Cary Huang
SCMP Columnist
Sino File
by Cary Huang
Sino File
by Cary Huang

Coronavirus: for China, the economic pain has only just begun

  • Projections for the first quarter are grim enough, and they don’t even paint the full picture
  • China may look like it has the virus under control, but there will be a sting in the tail of this pandemic
OF all the harm the coronavirus has inflicted, it is the effect on human health that is the most tragic and the most visible. But it is the unfolding economic catastrophe that truly marks this out as different from any natural disaster or pandemic in living memory.
Even now, the final toll can barely be guessed at. Yet some things seem certain already. One of them is that the economy in China, where the novel coronavirus was first identified and which for weeks had been the epicentre of the pandemic before it spread overseas, will sustain damage on a historic scale.

This much was made clear in economic figures released on Monday by China’s National Bureau of Statistics, which showed that the world’s second-largest economy was bucking a decades-long trend of growth to shift into reverse.

All major readings plunged in the January to February period, as economic activity in much of the country came to a halt following the government’s extraordinary measures, including the lockdowns of many cities, to contain the spread of the pandemic. Value-added industrial production plunged 13.5 per cent in the two months, compared with a 6.9 per cent increase in December last year. Fixed asset investment plummeted by 24.5 per cent in the same period, compared with an 11.8 per cent increase in December, while private sector investment fell 26.4 per cent and manufacturing investment dived 31.5 per cent. Retail sales shrank 20.5 per cent, while auto sales contracted by 42 per cent in volume terms and 37 per cent in value terms.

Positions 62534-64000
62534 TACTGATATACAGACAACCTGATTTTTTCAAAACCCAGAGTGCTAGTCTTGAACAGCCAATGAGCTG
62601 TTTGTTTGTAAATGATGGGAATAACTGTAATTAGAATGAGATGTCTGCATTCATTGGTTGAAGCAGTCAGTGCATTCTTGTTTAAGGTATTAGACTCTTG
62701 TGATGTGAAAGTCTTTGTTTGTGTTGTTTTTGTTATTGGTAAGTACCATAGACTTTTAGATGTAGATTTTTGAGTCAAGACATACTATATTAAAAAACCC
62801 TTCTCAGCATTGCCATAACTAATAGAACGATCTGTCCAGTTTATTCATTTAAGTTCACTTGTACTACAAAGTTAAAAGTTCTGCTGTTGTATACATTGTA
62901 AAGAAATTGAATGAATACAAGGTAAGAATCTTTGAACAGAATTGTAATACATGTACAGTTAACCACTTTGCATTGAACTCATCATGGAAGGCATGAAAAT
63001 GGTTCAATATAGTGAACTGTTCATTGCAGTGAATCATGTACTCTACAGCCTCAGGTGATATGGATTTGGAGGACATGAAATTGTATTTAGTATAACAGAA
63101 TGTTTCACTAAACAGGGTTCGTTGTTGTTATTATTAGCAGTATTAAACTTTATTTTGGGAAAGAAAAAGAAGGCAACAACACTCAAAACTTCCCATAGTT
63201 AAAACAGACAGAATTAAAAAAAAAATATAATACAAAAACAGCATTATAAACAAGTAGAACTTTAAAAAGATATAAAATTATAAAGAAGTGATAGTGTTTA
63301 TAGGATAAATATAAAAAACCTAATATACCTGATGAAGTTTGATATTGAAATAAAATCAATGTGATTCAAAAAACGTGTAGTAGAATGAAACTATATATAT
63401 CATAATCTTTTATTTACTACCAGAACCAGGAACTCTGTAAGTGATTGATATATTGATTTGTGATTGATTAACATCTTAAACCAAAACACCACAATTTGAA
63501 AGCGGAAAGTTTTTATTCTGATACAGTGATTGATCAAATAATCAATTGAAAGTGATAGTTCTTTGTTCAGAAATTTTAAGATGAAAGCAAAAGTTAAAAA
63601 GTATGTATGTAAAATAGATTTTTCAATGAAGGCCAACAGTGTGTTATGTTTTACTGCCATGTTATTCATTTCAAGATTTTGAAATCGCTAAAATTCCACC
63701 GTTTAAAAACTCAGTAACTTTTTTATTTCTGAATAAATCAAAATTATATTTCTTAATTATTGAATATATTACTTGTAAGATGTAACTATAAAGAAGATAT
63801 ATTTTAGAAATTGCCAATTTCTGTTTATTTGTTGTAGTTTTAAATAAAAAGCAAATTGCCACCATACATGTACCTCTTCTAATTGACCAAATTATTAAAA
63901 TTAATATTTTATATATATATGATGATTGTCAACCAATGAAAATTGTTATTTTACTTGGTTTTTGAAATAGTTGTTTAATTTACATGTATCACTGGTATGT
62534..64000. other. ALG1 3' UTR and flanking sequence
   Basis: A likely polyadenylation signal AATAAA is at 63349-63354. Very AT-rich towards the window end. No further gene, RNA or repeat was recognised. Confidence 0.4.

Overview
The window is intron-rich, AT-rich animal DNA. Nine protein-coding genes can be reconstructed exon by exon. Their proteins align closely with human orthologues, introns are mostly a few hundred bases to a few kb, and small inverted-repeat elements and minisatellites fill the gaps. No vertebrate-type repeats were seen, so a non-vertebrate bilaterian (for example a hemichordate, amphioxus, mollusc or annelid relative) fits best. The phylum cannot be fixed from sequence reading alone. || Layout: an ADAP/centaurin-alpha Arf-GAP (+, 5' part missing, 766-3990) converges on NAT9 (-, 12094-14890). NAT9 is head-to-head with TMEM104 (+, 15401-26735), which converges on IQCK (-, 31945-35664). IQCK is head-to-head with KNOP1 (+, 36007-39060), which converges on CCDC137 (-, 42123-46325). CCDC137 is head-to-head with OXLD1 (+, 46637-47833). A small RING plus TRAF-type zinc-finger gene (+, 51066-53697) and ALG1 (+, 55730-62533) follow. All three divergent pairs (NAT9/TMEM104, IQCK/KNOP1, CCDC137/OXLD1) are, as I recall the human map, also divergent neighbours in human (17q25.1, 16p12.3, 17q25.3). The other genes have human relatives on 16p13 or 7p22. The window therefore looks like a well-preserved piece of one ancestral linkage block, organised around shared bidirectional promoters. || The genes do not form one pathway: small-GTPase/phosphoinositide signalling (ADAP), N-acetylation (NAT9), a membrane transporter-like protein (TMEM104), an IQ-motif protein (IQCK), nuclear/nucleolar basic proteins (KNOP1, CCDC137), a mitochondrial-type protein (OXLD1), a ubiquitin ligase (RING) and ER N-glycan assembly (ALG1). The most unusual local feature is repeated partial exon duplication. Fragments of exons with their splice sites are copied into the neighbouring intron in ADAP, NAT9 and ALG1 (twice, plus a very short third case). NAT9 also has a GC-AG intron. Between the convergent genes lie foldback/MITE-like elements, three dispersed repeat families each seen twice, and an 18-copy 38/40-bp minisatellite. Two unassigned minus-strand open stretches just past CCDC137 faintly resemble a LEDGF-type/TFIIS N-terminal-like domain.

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The figures raise the possibility not only that China will record its slowest growth in GDP for the first quarter, but also that it might post its first quarterly economic contraction since records began when data for the January to March period is released in mid-April.

China’s economic growth has been declining steadily over the past decade. Last year, quarterly growth slowed from 6.4 per cent in the first quarter to 6.2 per cent in the second, and 6.0 per cent in both the third and fourth quarters. At the time, these were the lowest rates since Beijing began to release quarterly data in 1993.